1. You can do this exercise either standing up or sitting down. Whether you are seated or standing, you need to have your legs straight with the band looped under your feet. 
  2. If you’re doing this from a standing position, you will also have to bend your upper body forwards at your hips. Now keep your upper body still, and pull the ends of the band upwards in a rowing motion. 
  3. Return, and repeat around 10 or 15 times.
Woman peforming a banded row
Strength training: you can do a banded row either standing up or sitting down

2. Banded glute bridge dips

  1.  To start, you need to lie on your back, with knees bent, feet flat on the floor, and the resistance band tied around your thighs just above the knees. 
  2. Then, pressing your weight into the floor through your heels, push your hips up. 
  3. Your body should form a straight line, from your knees to your shoulders. 
  4. Squeeze and hold for a second, before lowering down. 

Repeat 10 times

3. Front squat

  1. Squatting with a resistance band is a great way to vary this staple gym exercise. One variation involves looping the band under your feet and holding an end in each hand.
  2.  Keep your hands together in front of your body at around chest height, and then bend your legs while keeping your upper body straight. 
  3. Push through your glutes towards the floor, and then return. 
  4. You can also tie the resistance band around your thighs, just above your knees and do the squat like that.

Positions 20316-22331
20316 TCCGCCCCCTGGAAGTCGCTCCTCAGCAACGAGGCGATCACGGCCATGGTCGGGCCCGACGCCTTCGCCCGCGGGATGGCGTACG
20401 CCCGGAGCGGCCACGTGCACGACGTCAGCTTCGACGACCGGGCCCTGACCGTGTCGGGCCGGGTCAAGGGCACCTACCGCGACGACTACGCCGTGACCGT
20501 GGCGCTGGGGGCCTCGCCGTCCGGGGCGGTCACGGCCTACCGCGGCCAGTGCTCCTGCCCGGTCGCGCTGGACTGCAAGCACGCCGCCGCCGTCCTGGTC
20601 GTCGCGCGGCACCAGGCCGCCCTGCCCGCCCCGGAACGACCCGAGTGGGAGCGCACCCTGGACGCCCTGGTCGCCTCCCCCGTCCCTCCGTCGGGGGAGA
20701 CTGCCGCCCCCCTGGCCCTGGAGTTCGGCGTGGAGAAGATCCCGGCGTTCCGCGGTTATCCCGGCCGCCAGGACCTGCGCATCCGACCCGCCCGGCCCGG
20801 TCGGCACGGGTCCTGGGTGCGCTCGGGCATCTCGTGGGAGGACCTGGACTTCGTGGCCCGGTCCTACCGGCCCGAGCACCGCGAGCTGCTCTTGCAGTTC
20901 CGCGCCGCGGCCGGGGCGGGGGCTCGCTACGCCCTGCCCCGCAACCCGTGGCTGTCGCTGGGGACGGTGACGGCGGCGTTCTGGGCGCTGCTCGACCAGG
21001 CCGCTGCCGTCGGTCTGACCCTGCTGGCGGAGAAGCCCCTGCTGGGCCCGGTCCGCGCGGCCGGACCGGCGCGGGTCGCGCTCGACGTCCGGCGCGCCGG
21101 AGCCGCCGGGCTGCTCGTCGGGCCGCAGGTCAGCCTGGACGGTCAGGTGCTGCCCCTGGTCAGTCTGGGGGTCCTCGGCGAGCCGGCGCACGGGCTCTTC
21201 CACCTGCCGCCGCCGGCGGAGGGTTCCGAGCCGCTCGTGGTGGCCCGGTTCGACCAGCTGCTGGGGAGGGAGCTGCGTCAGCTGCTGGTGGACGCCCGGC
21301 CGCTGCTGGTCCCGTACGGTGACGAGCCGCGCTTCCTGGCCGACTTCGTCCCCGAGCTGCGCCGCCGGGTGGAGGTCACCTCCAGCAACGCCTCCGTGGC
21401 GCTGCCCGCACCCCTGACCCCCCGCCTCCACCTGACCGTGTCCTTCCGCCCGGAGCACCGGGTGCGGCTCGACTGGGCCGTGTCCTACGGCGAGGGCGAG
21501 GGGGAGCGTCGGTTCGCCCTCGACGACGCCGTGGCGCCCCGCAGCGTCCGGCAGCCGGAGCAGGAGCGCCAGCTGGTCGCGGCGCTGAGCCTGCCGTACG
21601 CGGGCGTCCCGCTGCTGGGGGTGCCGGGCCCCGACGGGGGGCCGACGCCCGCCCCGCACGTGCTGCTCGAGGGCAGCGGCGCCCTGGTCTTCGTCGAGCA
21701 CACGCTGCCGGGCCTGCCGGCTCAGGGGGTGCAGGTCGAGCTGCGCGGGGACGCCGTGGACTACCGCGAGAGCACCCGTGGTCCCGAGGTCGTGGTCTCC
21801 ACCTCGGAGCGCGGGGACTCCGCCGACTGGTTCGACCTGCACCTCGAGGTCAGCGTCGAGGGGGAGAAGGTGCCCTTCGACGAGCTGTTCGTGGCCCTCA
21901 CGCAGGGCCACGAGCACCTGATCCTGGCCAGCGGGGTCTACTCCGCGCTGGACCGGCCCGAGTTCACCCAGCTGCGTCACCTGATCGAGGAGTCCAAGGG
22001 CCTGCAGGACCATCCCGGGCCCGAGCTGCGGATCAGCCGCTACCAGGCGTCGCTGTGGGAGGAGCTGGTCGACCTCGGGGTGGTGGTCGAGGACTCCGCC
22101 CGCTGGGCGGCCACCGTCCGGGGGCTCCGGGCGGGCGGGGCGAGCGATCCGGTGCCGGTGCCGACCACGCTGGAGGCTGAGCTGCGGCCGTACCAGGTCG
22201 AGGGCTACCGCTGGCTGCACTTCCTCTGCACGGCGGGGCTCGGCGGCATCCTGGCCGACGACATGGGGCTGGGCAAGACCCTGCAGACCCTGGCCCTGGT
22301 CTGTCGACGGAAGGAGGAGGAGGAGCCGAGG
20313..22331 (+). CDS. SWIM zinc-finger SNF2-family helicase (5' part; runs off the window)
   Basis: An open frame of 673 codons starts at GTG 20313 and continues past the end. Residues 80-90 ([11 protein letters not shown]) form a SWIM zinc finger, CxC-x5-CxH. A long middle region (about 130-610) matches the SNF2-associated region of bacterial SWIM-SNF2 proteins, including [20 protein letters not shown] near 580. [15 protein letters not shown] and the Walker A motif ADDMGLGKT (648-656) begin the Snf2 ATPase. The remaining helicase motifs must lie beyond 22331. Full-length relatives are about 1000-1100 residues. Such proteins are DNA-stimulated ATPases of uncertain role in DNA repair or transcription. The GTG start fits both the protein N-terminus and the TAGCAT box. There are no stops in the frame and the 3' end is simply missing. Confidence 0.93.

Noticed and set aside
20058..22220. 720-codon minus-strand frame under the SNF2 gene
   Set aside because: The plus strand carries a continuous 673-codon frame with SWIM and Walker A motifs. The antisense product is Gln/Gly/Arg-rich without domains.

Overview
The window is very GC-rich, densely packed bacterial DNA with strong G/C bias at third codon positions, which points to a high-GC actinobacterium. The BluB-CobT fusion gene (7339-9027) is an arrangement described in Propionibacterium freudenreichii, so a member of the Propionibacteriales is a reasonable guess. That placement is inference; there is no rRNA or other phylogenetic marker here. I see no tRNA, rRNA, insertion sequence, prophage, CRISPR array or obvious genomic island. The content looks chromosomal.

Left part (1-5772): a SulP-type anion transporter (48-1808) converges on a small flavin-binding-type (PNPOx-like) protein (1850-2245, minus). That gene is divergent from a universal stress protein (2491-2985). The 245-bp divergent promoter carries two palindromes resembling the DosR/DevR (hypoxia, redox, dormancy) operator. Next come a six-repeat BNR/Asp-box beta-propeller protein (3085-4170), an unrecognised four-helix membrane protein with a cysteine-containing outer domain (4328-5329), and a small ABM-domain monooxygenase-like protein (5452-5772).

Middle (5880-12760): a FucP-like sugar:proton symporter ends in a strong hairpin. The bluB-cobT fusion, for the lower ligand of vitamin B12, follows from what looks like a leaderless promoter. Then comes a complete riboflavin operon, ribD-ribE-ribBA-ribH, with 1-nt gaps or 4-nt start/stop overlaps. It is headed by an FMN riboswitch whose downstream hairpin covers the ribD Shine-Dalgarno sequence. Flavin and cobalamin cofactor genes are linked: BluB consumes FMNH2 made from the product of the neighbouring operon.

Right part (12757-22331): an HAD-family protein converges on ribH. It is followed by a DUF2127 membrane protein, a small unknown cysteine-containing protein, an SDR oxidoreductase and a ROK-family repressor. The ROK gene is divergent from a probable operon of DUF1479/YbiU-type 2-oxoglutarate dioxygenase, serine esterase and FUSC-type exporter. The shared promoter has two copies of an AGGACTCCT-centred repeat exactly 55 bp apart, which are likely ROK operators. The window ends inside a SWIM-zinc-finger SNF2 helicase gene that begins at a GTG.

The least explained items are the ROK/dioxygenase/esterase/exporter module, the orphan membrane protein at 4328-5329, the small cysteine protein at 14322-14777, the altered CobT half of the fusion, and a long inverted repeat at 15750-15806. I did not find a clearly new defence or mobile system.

Repeat 10 times

Woman squatting with a resistance band
Strength training: perfect for at-home lower body workouts when you don't have dumbbells

4. Lateral band walk

This exercise requires the same sort of form as a banded squat. 

  1. Again, loop the band under your feet and hold the ends in front of your body, at about chest height. 
  2. Bend your knees in a squatting position, but don’t go all the way down. 
  3. Instead, hold the position and walk sideways. 
  4. Take 10 steps to the left, before doing the same to the right.
Woman using a resistance band
Strength training: try this lateral band exercises for a killer leg workout

5. Bicep curls

Another variation on a gym classic, this is a great way to build up and strengthen the muscles in your arms. 

Standing on the band with the ends in each hand, curl your arms upward and return to the starting position. 

You can make this exercise as easy or as hard as you need. If you stand on the band with both feet and a wide stand, you can ramp of the difficulty. To make it easier, simply stand on the band with one foot. 

6. Chest press

To do a chest press with a resistance band, sit in a chair with the band wrapped around the back, holding each end in one hand. 

  1. Keep your arms at chest height and shoulder width apart, with your forearms parallel to the floor. 
  2. Then simply push your arms outwards to straighten them, before moving them back to where they started in one controlled movement. 

Repeat around 10 or 15 times

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Image credit: Getty